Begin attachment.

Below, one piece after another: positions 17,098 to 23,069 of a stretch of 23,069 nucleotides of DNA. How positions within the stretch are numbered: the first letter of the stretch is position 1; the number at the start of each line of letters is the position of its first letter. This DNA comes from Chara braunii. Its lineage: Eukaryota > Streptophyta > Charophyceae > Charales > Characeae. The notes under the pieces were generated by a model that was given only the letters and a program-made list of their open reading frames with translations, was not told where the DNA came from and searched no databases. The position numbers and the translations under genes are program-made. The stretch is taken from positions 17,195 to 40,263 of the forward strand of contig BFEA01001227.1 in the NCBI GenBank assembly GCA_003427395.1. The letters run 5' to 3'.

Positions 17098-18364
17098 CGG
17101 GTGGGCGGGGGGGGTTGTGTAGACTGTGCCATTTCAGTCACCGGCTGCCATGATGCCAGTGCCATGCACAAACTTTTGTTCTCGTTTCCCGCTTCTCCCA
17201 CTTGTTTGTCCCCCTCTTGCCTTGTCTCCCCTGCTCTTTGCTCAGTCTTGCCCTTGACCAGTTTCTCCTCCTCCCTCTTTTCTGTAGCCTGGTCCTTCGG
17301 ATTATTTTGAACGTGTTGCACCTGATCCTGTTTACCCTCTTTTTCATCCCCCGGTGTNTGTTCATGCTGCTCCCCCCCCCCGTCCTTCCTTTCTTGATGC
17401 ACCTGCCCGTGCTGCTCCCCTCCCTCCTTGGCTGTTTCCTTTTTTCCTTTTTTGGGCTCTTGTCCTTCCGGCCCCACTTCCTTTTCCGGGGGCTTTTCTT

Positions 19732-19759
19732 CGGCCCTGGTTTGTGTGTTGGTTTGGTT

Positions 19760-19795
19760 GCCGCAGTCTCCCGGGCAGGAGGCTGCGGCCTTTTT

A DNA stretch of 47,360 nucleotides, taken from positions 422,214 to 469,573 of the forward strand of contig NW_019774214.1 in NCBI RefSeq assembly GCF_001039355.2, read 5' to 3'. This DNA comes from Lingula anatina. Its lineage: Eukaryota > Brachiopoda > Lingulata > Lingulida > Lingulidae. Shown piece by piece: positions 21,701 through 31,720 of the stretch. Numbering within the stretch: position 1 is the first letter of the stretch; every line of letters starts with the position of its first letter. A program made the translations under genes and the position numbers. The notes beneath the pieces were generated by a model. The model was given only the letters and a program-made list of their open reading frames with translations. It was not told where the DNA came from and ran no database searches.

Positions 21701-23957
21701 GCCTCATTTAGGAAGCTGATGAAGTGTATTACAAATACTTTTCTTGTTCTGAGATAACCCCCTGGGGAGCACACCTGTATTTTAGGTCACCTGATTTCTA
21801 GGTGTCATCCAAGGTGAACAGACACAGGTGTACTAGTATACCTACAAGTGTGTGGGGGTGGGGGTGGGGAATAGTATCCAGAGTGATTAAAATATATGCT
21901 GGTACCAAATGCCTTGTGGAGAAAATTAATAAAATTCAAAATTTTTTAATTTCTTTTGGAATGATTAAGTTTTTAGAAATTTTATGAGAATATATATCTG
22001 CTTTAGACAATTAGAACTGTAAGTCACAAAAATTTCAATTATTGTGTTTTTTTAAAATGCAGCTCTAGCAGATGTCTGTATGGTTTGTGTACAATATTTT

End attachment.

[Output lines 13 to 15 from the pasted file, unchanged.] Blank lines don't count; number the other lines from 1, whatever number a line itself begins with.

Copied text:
Positions 21701-23957
21701 GCCTCATTTAGGAAGCTGATGAAGTGTATTACAAATACTTTTCTTGTTCTGAGATAACCCCCTGGGGAGCACACCTGTATTTTAGGTCACCTGATTTCTA
21801 GGTGTCATCCAAGGTGAACAGACACAGGTGTACTAGTATACCTACAAGTGTGTGGGGGTGGGGGTGGGGAATAGTATCCAGAGTGATTAAAATATATGCT